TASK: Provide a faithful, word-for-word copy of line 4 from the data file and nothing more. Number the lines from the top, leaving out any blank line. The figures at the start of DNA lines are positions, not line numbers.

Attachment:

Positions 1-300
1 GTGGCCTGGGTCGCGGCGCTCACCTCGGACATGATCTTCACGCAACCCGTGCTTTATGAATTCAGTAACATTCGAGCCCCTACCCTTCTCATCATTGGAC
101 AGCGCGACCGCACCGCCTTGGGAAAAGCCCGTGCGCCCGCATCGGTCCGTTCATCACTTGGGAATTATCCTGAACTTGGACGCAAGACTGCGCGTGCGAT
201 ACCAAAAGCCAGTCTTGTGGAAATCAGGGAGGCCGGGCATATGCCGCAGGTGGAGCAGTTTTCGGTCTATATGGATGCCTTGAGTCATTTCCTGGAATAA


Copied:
201 ACCAAAAGCCAGTCTTGTGGAAATCAGGGAGGCCGGGCATATGCCGCAGGTGGAGCAGTTTTCGGTCTATATGGATGCCTTGAGTCATTTCCTGGAATAA